Age-related risk factors, culture outcomes, and prognosis in patients admitted with infectious keratitis to two Dutch tertiary referral centers
ABSTRACT To assess age-related risk factors (RFs), microbiologic profile, and prognosis of infectious keratitis and create guidelines for prevention and treatment.
Retrospective review of patients with infectious keratitis admitted to 2 Dutch tertiary referral centers from January 2002 to December 2004.
Forty-nine patients were admitted to the Academic Medical Center (Amsterdam) and 107 to the Rotterdam Eye Hospital. Mean age was 56.6 +/- 24.4 (SD) years; 49.4% were >or=60 years of age. The most common RFs among the elderly were systemic illness (36.4%), ocular surgery (33.8%), topical steroids (26%), blepharitis (20.8%), and herpetic eye disease (28.6%). This was significantly different from the most common RFs among younger patients (contact lens wear, 62.7%; chi2, P = 0.000). Gram-negative infections predominated (52.3%) and were more prevalent among younger patients (chi2, P = 0.000). Gram-positive infections prevailed among the elderly. Untreated patients had higher culture positive rates (68.7%) than patients treated with antibiotics before culturing (41.3%; chi2, P = 0.001). Elderly patients had a higher risk of perforations than younger patients (27.6% vs. 9.9%), a worse prognosis (mean VA, 6/30 vs. 6/10), and more often needed surgery (57.1% vs. 23.4%; P < 0.005 in all cases).
Infectious keratitis is a more severe disease in elderly than in younger patients with more complications and a worse prognosis. Elderly patients have multiple and more diverse risk factors, making prevention difficult. Prevention should aim at minimizing topical steroid use and controlling blepharitis, ocular surface disease, and herpetic eye disease. Initial antibiotic treatment should include sufficient coverage of Gram-positive pathogens.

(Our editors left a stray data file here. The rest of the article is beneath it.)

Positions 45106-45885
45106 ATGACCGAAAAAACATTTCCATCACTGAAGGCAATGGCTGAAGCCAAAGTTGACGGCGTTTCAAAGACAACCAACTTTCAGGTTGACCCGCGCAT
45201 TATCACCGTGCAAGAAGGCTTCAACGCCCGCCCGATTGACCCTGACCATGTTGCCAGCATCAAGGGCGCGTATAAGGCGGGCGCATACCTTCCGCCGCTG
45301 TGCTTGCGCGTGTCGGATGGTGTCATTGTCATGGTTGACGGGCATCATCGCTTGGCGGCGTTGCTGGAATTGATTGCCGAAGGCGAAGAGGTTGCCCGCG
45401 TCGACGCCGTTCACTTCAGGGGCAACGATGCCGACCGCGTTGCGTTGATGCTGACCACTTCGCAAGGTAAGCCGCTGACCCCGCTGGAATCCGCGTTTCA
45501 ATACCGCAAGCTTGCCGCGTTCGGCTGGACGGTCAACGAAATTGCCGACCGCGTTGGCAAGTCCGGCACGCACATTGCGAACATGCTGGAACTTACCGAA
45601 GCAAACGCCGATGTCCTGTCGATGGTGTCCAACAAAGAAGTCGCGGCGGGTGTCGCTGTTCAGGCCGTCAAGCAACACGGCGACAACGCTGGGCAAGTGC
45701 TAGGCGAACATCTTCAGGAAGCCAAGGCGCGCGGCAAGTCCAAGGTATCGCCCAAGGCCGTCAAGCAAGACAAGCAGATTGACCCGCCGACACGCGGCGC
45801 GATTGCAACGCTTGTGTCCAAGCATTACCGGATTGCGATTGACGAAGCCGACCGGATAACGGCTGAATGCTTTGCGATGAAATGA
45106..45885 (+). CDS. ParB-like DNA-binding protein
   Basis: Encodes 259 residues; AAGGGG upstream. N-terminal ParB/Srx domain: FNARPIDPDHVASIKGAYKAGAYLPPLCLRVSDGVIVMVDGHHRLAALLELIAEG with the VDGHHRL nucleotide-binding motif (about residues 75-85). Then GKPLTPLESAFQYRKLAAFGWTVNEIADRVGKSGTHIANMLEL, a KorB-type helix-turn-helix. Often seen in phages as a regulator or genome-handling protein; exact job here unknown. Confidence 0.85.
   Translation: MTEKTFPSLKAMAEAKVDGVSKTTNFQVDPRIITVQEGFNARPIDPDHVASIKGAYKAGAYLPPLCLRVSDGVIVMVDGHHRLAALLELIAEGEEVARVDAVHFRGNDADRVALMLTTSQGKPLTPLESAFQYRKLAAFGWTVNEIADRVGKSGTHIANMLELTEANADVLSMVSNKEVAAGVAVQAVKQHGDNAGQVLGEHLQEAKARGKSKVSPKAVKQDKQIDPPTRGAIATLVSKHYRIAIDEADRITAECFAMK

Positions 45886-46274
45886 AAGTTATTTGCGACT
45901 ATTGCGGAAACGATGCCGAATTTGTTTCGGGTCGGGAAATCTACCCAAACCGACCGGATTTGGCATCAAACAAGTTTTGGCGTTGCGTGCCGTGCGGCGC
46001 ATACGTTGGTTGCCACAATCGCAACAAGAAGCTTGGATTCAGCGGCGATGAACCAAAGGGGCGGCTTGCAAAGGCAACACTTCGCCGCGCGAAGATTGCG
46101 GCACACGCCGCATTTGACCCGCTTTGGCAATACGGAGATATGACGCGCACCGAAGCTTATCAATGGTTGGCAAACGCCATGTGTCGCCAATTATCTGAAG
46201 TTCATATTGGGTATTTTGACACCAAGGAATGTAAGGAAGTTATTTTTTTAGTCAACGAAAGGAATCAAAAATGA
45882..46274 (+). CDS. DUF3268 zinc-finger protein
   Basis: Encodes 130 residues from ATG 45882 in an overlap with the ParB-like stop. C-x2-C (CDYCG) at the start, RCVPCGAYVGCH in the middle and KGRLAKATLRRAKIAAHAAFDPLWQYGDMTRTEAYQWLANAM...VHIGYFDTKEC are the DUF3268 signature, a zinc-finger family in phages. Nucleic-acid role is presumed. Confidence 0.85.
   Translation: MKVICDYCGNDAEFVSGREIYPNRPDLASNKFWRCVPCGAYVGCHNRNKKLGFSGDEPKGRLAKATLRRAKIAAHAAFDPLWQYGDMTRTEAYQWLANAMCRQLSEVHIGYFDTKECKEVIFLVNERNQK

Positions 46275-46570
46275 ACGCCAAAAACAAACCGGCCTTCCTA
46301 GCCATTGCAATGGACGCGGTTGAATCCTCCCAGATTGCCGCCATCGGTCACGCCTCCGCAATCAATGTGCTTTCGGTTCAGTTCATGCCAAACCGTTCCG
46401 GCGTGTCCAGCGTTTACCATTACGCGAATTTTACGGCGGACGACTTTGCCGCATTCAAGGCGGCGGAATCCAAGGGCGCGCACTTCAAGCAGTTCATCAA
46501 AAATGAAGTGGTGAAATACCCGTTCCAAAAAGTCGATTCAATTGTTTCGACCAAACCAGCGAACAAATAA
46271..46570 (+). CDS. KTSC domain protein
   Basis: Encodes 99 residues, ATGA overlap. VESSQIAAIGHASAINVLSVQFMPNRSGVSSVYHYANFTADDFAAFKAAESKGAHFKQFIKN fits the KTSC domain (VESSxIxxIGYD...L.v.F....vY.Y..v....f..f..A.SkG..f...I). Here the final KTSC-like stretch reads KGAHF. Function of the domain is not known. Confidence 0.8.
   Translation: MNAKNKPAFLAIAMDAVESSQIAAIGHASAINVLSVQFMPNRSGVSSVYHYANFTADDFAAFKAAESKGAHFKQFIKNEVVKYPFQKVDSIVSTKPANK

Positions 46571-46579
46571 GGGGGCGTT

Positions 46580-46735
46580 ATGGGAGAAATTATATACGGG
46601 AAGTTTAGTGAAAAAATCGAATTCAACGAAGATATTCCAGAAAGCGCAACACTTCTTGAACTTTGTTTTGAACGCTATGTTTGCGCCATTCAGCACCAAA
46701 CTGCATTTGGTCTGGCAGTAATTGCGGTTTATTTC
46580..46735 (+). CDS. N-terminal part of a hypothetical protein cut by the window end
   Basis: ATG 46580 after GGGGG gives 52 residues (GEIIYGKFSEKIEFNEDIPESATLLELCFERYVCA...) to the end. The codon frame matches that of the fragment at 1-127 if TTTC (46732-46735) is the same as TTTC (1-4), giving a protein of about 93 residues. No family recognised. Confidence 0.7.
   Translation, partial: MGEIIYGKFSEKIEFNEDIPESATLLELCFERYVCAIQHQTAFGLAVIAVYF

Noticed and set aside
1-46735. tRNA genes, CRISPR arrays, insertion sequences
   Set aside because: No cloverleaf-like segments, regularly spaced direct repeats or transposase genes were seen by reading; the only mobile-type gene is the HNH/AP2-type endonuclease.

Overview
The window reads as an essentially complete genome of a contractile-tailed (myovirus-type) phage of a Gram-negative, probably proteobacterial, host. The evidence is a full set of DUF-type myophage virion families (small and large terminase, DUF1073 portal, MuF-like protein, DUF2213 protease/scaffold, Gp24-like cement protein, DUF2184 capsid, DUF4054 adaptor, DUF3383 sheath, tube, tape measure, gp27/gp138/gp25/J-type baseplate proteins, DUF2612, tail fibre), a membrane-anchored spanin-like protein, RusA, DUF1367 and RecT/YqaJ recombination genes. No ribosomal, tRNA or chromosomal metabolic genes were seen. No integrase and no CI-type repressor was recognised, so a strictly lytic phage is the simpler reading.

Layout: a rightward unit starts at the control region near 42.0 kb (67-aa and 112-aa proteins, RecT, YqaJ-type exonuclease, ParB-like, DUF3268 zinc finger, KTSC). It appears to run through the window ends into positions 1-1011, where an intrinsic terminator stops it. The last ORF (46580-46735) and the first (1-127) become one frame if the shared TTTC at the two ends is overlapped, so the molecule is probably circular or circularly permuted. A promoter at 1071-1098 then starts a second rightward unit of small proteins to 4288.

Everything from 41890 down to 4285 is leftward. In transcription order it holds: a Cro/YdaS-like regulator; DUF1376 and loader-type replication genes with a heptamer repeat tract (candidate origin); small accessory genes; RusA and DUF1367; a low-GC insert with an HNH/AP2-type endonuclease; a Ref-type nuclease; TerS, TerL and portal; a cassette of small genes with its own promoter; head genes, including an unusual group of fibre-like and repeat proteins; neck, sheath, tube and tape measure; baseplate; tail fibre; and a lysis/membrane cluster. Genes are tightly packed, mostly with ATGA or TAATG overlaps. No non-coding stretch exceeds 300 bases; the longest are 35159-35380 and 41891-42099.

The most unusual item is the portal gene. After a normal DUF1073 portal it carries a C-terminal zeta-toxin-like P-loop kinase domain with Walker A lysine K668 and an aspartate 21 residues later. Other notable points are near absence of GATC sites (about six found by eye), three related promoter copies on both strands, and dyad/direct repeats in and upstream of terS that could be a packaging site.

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ABSTRACT: Purpose:To analyze the age distribution of corneal disease in China by histopathological examination. Methods:Methods: A retrospective histopathological analysis of the age distribution of corneal disease was performed on corneal specimens from 3112 patients who underwent corneal surgery between 2001 and 2012 in Henan Eye Institute. Results:The distribution of the corneal disease cases across age groups was significantly higher after age 30 (16.29%), reaching a peak by age 40 (22.04%) and remaining high until age 59 (21.05%, p < 0.01). The highest age-specific percentage of corneal infection was between the ages of 50 and 59 (83.21%, p < 0.001). The peak ages for corneal fungal infection were between the ages of 40 and 49 (51.46%) and 50 and 59 years (51.15%, p < 0.01); the peak age ranges for bacterial and viral infections were 70-79 (11.35%) and 10-19 (11.42%), respectively. The largest portion of other corneal diseases occurred in the age range of 10-19 years (42.47%) and 20-29 years (41.84%). Between the ages of 10 and 19, the leading pathologic diagnosis was keratoconus, accounting for 21.29% of cases; in contrast, the most common corneal diseases for patients aged 80 and above were Terrien-marginal degeneration (8.33%) and Mooren's ulcer (4.17%). The highest incidence of Corneal tumor was seen between ages of 0 and 9 years (65.83%) and by age 80 and older (45.83%) (p<0.01). Conclusions: The age distribution of corneal diseases in the Chinese population is distinct. The corneal diseases tend to increase in prevalence in middle age, especially for infectious corneal disease. The prevalence of corneal tumor is high in early and late life. Corneal degenerative disease occurs predominately in seniors.Investigative ophthalmology & visual science 04/2014; DOI:10.1167/iovs.13-13805 · 3.43 Impact Factor